• Industry News
  • Access and Reimbursement
  • Law & Malpractice
  • Coding & Documentation
  • Practice Management
  • Finance
  • Technology
  • Patient Engagement & Communications
  • Billing & Collections
  • Staffing & Salary

Coding for preventive care and chronic care management


Coding expert Bill Dacey clears up some confusion about split billing and combination visits.

coding, preventive care, chronic care management, CCM, CPT, E/M, split billing

John Kwan/Shutterstock

Q: I recently read an article about split billing, or when you can bill a preventive code and a problem-oriented evaluation and management (E/M) code (99201-99215) in the same visit.

The author stated that for chronic disease follow-up at such a visit:

“[I]f those conditions are stable and don’t need significant work to address, they would be bundled into the work for the preventive medicine code (99381-99397). Refilling medications and ordering labs for stable chronic conditions are included in the preventive visit. Per the guidelines, this isn’t considered significant additional work.”

Is this true? All of our commercial and governmental payers reimburse us for our combination visits, and we believe we are providing good, medically necessary care for chronic problems that are quite separate from the preventive component.


A:  The article that you reference contains some incorrect information, and you have quoted the most significant. There is absolutely no authoritative documentation from CMS or the American Medical Association (AMA) stating that medication management, including refilling or just continuing the same medications, is included in preventive services.

The preventive codes simply do not have any reference to problem management in their code descriptions. Furthermore, the idea that chronic problem management is somehow diminished unless medications are changed is naïve.

The AMA owns the CPT codes and therefore gets to define them. The paragraph referred to in the subsection guidance for preventive service has been unchanged for more than 20 years. It clearly says:

“If an abnormality is encountered or a pre-existing problem is addressed in the process of performing this preventive medicine E/M service, and if the problem or abnormality is significant enough to require additional work to perform the key components of a problem-oriented E/M service, then the appropriate Office/Outpatient code 99201-99215 should also be reported.”

This is not debatable.

CMS also says the same thing with reference to modifier -25.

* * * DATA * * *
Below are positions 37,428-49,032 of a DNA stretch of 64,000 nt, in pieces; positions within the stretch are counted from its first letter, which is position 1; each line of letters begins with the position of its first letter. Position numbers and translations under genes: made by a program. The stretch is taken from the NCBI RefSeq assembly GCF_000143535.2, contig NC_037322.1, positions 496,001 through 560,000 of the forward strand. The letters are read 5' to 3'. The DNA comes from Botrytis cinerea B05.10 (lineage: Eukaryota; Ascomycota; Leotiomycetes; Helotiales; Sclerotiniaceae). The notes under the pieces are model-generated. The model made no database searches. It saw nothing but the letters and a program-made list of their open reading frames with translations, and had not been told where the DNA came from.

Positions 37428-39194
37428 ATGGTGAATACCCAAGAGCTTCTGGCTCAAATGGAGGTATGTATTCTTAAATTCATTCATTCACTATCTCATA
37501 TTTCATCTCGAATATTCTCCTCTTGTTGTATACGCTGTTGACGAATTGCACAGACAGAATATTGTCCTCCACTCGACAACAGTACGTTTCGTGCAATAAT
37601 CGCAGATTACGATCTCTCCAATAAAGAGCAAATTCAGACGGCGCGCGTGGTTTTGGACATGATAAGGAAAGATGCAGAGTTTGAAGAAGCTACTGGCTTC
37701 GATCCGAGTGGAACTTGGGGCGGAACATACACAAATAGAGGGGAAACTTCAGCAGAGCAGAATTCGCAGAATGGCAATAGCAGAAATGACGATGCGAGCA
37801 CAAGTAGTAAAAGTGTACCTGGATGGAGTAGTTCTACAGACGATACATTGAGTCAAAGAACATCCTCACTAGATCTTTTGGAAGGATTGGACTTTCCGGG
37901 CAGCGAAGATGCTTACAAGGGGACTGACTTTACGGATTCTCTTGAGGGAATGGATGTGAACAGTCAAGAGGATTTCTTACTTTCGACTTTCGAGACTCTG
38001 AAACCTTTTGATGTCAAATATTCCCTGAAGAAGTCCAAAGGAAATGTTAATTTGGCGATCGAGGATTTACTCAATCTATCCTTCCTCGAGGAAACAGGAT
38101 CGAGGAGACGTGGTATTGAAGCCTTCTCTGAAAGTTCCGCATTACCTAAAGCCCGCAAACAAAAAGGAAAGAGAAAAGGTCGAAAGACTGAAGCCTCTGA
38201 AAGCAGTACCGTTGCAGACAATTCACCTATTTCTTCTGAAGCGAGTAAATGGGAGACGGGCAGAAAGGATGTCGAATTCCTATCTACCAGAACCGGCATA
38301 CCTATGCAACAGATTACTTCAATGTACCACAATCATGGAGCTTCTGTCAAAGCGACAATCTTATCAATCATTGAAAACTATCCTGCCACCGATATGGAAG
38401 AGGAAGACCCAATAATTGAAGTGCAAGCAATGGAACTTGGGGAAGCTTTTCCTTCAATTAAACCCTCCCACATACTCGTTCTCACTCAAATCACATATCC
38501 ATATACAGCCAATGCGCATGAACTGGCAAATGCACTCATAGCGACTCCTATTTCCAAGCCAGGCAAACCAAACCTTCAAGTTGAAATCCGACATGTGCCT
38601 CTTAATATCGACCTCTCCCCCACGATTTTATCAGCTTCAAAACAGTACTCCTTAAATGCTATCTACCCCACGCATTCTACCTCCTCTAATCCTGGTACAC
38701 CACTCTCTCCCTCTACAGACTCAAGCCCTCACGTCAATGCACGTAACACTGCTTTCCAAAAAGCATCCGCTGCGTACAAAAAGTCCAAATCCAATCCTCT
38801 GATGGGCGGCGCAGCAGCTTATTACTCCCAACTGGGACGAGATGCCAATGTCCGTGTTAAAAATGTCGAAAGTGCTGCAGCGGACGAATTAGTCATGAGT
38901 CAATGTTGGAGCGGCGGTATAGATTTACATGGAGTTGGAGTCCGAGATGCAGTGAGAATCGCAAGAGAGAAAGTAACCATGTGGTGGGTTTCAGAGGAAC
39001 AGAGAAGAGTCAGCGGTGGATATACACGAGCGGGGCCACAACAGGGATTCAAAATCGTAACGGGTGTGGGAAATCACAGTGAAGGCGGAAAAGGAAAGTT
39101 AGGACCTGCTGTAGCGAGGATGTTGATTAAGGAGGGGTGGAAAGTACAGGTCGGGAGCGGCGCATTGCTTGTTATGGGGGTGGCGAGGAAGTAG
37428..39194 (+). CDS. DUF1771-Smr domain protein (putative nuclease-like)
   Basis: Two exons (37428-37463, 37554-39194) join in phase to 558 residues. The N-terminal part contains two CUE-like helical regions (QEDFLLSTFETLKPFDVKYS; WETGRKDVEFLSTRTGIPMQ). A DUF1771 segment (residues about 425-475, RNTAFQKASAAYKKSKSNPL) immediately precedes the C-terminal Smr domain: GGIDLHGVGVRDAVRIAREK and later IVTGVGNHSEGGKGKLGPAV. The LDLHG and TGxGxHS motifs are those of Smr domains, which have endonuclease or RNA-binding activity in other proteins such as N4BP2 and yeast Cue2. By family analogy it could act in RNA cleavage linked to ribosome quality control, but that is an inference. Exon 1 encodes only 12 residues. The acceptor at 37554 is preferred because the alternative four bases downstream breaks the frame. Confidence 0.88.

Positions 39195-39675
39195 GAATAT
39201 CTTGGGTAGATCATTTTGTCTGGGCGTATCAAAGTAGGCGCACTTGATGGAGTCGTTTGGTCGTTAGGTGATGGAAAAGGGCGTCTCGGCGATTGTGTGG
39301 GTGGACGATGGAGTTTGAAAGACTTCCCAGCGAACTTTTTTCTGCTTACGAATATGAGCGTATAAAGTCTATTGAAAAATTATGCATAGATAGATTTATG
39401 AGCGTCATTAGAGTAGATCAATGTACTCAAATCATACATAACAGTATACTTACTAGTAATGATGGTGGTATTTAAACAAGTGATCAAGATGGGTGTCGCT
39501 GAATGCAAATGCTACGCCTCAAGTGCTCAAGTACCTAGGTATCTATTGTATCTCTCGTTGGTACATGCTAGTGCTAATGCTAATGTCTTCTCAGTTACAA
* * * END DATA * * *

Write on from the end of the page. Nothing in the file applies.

The author of that article and others in the coding community seem to think that if the patient has a stable chronic problem(s) without current acute symptomology or complaints, that it is to be regarded as an insignificant problem. But stable does not equate to insignificant.

The paragraph in CPT states:

“[A]n insignificant or trivial problem/abnormality that is encountered in the process of performing the preventive medicine E/M and which does not require additional work and the performance of the key components of a problem-oriented E/M service should not be reported.” 

The key words here are performance of the key components of a problem-oriented E/M service. It’s worth noting that CPT does not say whether a problem can ultimately be described as especially consequential. 

A chronic problem requires periodic assessment and management precisely so that it does not progress, become exacerbated or worsen in some way. The fact that a problem is chronic does not minimize it.

Physicians need to chart the current status of chronic problems in the history of present illness (HPI) along with a little review of symptoms (ROS) and address each chronic problem separately in the assessment and plan area (A/P) while writing the goals of treatment and whether to continue or adjust meds, check labs and so forth. By doing so, you have performed and documented the key components of an E/M. The provider has the medicolegal responsibility for managing patients’ problems and meds above and beyond any preventive services.

If you have the liability, then you should get the paycheck as well. If problem management - even a well-managed problem - was bundled into prevention, then there would be no split billing. Payers simply wouldn’t pay.

The work is separate. The note should show the separate work, and modifier 25 signals the separate work. Providers should be paid both for helping patients with responsible chronic disease follow-up and preventive services.

Bill Dacey, MHA, MBA, CPC-I is principal in The Dacey Group, Inc., a consulting firm dedicated to coding, documentation and compliance concerns for physicians. Bill is an evaluation and management (E/M) coding expert and has been active in physician training for more than 25 years. He can be reached at

Related Videos
The burden of prior authorizations
David Lareau gives expert advice
Dana Sterling gives expert advice
David Cohen gives expert advice
David Cohen gives expert advice
David Cohen gives expert advice
© 2024 MJH Life Sciences

All rights reserved.